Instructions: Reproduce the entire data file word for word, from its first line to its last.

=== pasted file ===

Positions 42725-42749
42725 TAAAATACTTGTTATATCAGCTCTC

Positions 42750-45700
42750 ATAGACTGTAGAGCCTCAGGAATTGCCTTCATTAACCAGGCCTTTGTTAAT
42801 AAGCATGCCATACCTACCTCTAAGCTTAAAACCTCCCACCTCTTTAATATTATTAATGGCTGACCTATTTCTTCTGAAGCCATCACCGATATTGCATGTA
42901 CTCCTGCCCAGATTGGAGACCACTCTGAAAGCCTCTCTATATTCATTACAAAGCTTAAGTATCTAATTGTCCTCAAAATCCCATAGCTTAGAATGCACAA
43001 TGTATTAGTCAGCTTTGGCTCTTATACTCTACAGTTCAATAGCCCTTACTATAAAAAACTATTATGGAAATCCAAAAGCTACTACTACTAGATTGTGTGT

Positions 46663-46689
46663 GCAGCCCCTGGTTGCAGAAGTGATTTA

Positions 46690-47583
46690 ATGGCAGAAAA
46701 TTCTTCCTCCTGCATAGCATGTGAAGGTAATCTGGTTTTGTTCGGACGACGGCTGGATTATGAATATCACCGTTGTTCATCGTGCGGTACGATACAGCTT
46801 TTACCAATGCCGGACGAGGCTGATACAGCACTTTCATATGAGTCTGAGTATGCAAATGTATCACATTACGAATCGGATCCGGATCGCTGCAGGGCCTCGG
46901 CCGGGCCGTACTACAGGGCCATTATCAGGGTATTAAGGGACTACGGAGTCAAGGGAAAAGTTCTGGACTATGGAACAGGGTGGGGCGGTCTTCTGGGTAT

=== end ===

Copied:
Positions 42725-42749
42725 TAAAATACTTGTTATATCAGCTCTC

Positions 42750-45700
42750 ATAGACTGTAGAGCCTCAGGAATTGCCTTCATTAACCAGGCCTTTGTTAAT
42801 AAGCATGCCATACCTACCTCTAAGCTTAAAACCTCCCACCTCTTTAATATTATTAATGGCTGACCTATTTCTTCTGAAGCCATCACCGATATTGCATGTA
42901 CTCCTGCCCAGATTGGAGACCACTCTGAAAGCCTCTCTATATTCATTACAAAGCTTAAGTATCTAATTGTCCTCAAAATCCCATAGCTTAGAATGCACAA
43001 TGTATTAGTCAGCTTTGGCTCTTATACTCTACAGTTCAATAGCCCTTACTATAAAAAACTATTATGGAAATCCAAAAGCTACTACTACTAGATTGTGTGT

Positions 46663-46689
46663 GCAGCCCCTGGTTGCAGAAGTGATTTA

Positions 46690-47583
46690 ATGGCAGAAAA
46701 TTCTTCCTCCTGCATAGCATGTGAAGGTAATCTGGTTTTGTTCGGACGACGGCTGGATTATGAATATCACCGTTGTTCATCGTGCGGTACGATACAGCTT
46801 TTACCAATGCCGGACGAGGCTGATACAGCACTTTCATATGAGTCTGAGTATGCAAATGTATCACATTACGAATCGGATCCGGATCGCTGCAGGGCCTCGG
46901 CCGGGCCGTACTACAGGGCCATTATCAGGGTATTAAGGGACTACGGAGTCAAGGGAAAAGTTCTGGACTATGGAACAGGGTGGGGCGGTCTTCTGGGTAT